A Film About Film: Lyne's 'Lolita' Opens



Starring Jeremy Irons, Melanie Griffith, Dominique Swain

Directed by Adrian Lyne

Adrian Lyne's controversial film Lolita had the misfortune of arriving in a time when the sexual abuse of children has become an explosive societal issue. For all the hype that surrounded its 10-month saga to find an American distributor, Lolita is, in the end, surprisingly tame; those expecting child pornography or a trenchant critique of pedophilia are bound to be disappointed. Still, Lyne has done an admirable job with the challenge of adapting Vladimir Nabokov's famous novel for the screen. Overwhelming us with a cascade of lovely images, Lolita succeeds in being tragically moving despite the unsavory plot.

Following the obsession of 45-year-old Humbert Humbert (Jeremy Irons) with 12-year-old Dolores Haze (Dominique Swain) the girl Humbert dubs Lolita, the film shows Humbert doing everything in his power to be near her--even marrying Dolores' mother, Charlotte Haze (Melanie Griffith). Following Charlotte's death under questionable circumstances, Humbert takes off on a cross-country journey with his young love, only to find that he is being pursued by a mysterious stranger, Clare Quilty (Frank Langella).


As Lolita, Dominique Swain is a little too pouty; she chews gum and candy so perpetually and is so addicted to comic books that her character becomes rather tiresome. Similarly, Melanie Griffith, in the role of Dolores Haze, is so flaky that we are bored of her presence all too soon. Neither is a particularly likeable character, although this seems to have been a calculated move on Lyne's part. The effect of this is to turn our sympathies to Humbert, played perfectly by Jeremy Irons, whose expressive face beautifully conveys his longings and inner torment. Reserved and elegant, Irons' character is the most thoughtful and multidimensional person in the film, so much so that we are almost compelled to try and understand his actions in spite of ourselves.

The Humbert of Lyne's movie does not say very much, as opposed to the verbose Humbert of Nabokov's book. Indeed, Nabokov takes his book's basic plot and builds layer upon layer of meaning, drowning the story line in seductive word play which, amazingly, is able to lead the reader's attention away from the moral issues underlying the book. "Lo-lee-ta: the tip of the tongue taking a trip of three steps down the palate to tap, at three, on the teeth," Humbert says by way of indroduction in the book, providing us with a glimpse of the verbal gymnastics that are to come. In the end, Nabokov's novel is largely about the power of language to transform a fundamentally disturbing situation into an exquisite work of art which we can admire for its own sake.

The seductive word play of the novel is clearly missing from the movie, but perhaps Lyne recognized that it would have been a near-impossible task to recreate Nabokov's words through the medium of film. Indeed, the reason why Lyne's film works is that it focuses upon the potential of film to beautify even the morally grotesque, ensuring that Nabokov's broader message about the power of art has not been lost, only translated to another medium. Visual images take over for book's words; for instance, the idea of "haze," a play off Dolores Haze's name which is so prominent in the novel, transforms itself into visible haze in the film, from Humbert's grainy remembrance of his first love, Annabel, to the ever-present cigarette smoke blowing around Quilty and Charlotte Haze's heads. Ethics become obscured amid scenes filled with sweeping vistas of mountains and green hills. Ennio Morricone's contemplative musical score swells with a "Rhapsody in Blue"-like theme, contributing to the movie's seductive power to flood our ears and eyes with only the most blameless of sense experience.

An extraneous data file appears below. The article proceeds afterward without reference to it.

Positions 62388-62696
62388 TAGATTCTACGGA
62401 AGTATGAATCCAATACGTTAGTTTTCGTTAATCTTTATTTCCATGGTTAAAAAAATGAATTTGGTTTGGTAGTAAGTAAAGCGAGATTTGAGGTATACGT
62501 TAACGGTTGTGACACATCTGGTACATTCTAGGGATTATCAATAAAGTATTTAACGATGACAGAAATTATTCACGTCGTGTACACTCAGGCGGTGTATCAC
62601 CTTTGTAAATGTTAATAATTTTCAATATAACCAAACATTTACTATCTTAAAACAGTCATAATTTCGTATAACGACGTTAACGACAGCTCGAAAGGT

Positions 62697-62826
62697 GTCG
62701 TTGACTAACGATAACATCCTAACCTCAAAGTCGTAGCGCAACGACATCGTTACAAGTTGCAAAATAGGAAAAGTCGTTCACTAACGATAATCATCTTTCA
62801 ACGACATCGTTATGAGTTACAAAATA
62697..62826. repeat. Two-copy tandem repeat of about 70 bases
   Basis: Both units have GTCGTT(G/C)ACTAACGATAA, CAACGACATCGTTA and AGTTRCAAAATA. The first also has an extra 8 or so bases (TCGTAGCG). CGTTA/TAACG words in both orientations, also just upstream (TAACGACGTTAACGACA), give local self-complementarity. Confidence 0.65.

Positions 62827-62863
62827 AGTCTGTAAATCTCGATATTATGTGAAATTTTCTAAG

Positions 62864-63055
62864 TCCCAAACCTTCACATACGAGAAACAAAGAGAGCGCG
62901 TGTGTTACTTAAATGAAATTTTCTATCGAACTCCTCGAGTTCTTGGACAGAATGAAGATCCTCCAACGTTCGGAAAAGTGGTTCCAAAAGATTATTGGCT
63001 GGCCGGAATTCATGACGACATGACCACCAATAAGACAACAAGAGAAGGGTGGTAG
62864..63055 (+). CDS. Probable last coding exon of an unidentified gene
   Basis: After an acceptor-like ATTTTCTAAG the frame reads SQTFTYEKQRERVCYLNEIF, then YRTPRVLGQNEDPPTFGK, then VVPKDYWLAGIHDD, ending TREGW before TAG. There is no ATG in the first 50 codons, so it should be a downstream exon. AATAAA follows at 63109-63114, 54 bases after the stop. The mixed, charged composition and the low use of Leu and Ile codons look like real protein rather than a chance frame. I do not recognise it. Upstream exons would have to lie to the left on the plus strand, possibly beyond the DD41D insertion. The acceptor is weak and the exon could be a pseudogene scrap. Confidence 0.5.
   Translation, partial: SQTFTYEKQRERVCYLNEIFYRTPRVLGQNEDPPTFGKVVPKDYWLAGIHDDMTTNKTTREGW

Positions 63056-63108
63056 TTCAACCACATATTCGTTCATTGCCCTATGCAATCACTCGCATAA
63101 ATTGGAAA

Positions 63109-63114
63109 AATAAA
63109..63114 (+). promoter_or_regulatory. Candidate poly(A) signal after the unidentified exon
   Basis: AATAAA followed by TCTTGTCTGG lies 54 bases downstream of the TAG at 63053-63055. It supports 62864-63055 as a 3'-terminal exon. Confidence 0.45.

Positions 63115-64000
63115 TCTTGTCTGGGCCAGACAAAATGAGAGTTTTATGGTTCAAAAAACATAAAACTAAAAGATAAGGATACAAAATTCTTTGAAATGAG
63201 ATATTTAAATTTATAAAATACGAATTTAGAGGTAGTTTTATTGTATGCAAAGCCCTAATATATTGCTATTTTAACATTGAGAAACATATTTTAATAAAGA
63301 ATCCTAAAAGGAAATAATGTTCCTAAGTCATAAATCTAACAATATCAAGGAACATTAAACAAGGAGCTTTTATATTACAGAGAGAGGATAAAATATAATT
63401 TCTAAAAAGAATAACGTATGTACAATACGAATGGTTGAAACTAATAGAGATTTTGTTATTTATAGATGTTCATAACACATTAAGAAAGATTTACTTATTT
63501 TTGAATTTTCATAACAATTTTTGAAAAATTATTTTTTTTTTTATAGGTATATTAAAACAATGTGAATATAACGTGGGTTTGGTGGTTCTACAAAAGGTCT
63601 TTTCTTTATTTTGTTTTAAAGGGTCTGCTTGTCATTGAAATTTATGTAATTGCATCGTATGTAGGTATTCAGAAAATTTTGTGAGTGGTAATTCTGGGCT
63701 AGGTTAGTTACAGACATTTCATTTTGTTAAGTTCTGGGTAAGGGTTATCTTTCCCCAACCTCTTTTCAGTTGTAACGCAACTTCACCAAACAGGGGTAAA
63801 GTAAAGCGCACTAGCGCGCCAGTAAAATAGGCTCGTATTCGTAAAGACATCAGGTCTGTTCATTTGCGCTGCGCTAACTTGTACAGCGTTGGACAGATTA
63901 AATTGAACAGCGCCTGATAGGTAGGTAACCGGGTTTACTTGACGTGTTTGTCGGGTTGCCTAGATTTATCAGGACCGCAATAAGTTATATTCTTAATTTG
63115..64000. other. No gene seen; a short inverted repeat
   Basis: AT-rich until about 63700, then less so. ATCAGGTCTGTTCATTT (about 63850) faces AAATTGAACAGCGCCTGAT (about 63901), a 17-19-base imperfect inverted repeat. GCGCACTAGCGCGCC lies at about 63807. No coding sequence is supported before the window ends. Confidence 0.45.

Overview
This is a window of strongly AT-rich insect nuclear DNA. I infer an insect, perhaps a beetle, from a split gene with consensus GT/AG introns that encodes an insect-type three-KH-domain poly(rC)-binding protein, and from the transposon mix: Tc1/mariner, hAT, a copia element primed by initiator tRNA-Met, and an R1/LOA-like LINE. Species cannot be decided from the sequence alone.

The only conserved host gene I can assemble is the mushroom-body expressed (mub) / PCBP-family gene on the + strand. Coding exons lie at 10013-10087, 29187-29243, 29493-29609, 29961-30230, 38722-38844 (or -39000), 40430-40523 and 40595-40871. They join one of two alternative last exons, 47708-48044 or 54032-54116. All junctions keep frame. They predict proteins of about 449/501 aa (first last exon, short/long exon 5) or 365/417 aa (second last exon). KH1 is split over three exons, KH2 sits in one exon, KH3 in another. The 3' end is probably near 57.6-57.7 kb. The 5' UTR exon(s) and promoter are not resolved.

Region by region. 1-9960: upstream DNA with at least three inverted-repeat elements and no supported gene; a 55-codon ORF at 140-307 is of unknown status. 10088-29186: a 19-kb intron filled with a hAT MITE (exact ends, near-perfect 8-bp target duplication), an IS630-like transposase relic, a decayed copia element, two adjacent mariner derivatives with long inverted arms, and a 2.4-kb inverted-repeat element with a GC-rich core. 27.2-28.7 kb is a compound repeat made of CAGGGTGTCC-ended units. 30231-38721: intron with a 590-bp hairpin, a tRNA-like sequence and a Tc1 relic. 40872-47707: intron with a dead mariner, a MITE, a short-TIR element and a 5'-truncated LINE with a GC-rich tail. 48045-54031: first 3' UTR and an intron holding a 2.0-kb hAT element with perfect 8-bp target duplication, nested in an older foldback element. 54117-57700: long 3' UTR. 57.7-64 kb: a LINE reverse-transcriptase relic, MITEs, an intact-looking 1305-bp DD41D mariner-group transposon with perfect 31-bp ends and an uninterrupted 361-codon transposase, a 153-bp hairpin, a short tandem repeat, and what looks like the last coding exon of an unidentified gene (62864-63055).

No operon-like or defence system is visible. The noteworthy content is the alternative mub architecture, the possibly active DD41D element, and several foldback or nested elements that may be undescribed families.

Indeed, Lyne's film is excruciatingly conscious of the fact that it is, after all, a film, and therefore contrived with elements at the filmmaker's disposal to shape audience perception. The film never lets us forget that we are seeing a very personal memoir through Humbert's own eyes and ears. Scattered voiceovers give us glimpses into Humbert's observations and feelings. Meanwhile, trivial occurrences in the film are occasionally represented in almost too much detail, from the making of an ice cream sundae to the zapping of bugs on a porch, as they might be in Humbert's fevered mind. Other times, the camera slows down Lolita's actions in running up the stairs, or playing tennis, in the same way that Nabokov's narrative draws out these occurrences in feverish detail through words.

At times, the utilization of these elements is so abrupt that it cannot help being jarring, as if Lyne is announcing, forcefully, that he is taking artistic license. Yet, his point is well-taken that we are observing the individual experience of a man whose emotional experience is unlike any other, particularly as he plunges deeper and deeper into a state of madness. When Humbert suffers from these bouts of insanity, twisted camera angles and the sudden jangle of discordant music cut into the narrative.

But then again, this may be precisely the point. These moments are overdone just enough that we are always aware that they are the products of art, in the same way that the movie's characters are overdone just enough that they are not entirely believable outside the context of the film. In the end, the overall effect is a little artificial, a big spectacle designed to seduce the viewer into turning away from the moral problem of the film. Still, this is not such a bad thing. In a time when films so often try to say something about life, here is a film about the power of film. It is this which makes Lolita ultimately refreshing rather than shocking.